Northmoor, Dulverton

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A former lodge at Northmoor

Northmoor is an historic estate in the parish of Dulverton in Somerset, England. The Victorian mansion house known as Northmoor House is set amongst steep wooded valleys on the southern edge of Exmoor.[1]

History[edit]

Locke[edit]

Northmoor House was built in 1856/9[2] by John Arthur Locke, a partner in the lead manufacturing firm of Locke and Blackett of Newcastle upon Tyne. The site was reputedly chosen by his wife.[3] He purchased surrounding lands eventually forming an estate of 2,000 acres.[4] John Arthur Locke (d.1888) of Northmoor married Adèle Caroline Drewe (d.1895), who in 1891 inherited from her brother Major-General Francis Edward Drewe (1830-1891) the historic estate of The Grange, Broadhembury in Devon, the seat of the Drewe family since the 16th century. His eldest son and heir was Arthur Charles Edward Locke, of Northmoor, who sold Grange[5] which thus in 1903 passed from the ownership of the Drewe family and its descendants.[6] John Locke built nearby the "Northmoor Chapel" (burned down in 1900) to service the spiritual needs of the estate, and employed Rev. George Jellicoe as chaplain and tutor to his eight children.[7]

Wills[edit]

In 1874[4][3] Northmoor was purchased by Frederick Wills, a member of the Wills family of Bristol, founders of the Imperial Tobacco Company, which in 1966 was the family with the largest number of millionaires in the British Isles, with 14 members having left fortunes in excess of one million pounds since 1910, totalling £55 million.[8] In 1897 Frederick Wills of Manor Heath in Bournemouth, and of Northmoor House was created a baronet "of Northmoor in the County of Somerset". He was a director of W. D. & H. O. Wills, which later merged into the Imperial Tobacco Company, and was a Liberal Unionist Member of Parliament for Bristol North. He was the elder brother of Sir Frank William Wills Kt, & the younger brother of Sir Edward Payson Wills, 1st Baronet of Hazelwood, and the cousin of William Henry Wills, 1st Baron Winterstoke. In 1929 his son Sir Gilbert Wills, 2nd Baronet was raised to the peerage as Baron Dulverton "of Batsford in the County of Gloucester". In 1874 a new stable block with clock tower was built at the rear of the house, but were demolished in the 1950s. Also built by the Wills family were staff accommodation and the Gardeners Cottage and buildings at Kennel Farm.[3] The Wills family of Northmoor were associated with the Dulverton Foxhounds, since split into two hunts, the Dulverton Foxhounds (East) (since renamed the Dulverton Farmers Foxhounds) and the Dulverton (West) Foxhounds. The sinister supporter of the coat of arms adopted by Baron Dulverton is a "huntsman of the Dulverton Hunt".[9]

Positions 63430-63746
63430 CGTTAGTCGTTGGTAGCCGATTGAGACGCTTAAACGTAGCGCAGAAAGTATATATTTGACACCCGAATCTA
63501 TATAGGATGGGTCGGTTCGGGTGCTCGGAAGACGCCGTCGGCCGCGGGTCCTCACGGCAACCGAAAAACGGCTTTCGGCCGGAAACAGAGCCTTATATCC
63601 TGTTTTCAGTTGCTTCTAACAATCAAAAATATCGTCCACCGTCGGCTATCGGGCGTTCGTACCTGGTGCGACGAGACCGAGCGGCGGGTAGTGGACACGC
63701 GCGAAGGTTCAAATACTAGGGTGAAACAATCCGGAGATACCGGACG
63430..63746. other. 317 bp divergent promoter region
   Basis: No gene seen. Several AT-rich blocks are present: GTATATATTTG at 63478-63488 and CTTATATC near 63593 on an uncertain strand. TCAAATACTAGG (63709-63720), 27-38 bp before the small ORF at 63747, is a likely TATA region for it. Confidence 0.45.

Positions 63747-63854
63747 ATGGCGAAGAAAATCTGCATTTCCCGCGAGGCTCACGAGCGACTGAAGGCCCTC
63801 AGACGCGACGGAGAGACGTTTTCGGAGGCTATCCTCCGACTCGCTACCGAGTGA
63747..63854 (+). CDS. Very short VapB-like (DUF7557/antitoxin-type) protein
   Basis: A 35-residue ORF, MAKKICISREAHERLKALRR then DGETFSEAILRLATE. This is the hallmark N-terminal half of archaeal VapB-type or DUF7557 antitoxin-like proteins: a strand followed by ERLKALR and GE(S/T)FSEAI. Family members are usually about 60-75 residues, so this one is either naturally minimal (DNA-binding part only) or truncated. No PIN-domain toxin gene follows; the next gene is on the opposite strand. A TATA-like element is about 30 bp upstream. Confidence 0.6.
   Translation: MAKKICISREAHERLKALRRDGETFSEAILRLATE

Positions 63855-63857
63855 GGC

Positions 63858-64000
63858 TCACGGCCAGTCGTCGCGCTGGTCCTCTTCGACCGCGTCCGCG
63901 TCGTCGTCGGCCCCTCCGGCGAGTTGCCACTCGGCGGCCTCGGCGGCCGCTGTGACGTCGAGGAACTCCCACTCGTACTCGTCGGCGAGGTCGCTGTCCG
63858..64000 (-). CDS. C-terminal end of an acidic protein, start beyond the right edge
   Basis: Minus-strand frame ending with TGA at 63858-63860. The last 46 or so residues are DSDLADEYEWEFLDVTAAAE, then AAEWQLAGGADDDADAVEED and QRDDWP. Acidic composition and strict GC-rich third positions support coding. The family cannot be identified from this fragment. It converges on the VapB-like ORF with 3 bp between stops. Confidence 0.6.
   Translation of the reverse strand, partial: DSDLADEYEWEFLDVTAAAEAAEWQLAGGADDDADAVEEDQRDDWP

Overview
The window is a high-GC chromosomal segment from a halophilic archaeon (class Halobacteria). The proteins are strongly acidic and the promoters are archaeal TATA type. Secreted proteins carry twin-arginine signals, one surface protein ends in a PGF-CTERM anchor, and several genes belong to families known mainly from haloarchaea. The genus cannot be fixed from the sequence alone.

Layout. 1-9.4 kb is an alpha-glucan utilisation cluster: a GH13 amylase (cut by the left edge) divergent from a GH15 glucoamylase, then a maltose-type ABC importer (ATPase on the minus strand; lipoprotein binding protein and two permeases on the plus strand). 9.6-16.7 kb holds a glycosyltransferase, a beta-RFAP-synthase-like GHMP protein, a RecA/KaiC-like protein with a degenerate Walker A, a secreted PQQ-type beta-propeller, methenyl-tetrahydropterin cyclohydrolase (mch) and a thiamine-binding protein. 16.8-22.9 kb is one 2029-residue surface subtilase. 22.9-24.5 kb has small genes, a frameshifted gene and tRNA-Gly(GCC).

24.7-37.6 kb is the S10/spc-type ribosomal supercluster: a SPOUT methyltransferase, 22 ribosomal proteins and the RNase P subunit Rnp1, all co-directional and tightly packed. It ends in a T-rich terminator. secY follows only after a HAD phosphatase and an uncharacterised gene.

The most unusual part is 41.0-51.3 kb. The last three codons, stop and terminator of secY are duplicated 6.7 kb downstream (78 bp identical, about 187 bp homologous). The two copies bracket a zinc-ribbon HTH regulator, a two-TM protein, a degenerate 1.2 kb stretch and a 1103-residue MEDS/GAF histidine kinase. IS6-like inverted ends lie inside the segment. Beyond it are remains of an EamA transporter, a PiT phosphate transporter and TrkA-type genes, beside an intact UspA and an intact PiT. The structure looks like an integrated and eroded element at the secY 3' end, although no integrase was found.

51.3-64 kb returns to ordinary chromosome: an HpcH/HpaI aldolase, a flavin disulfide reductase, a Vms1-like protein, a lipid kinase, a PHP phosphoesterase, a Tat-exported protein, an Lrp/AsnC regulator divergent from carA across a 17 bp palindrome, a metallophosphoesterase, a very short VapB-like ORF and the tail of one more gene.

Marriott-Dodington[edit]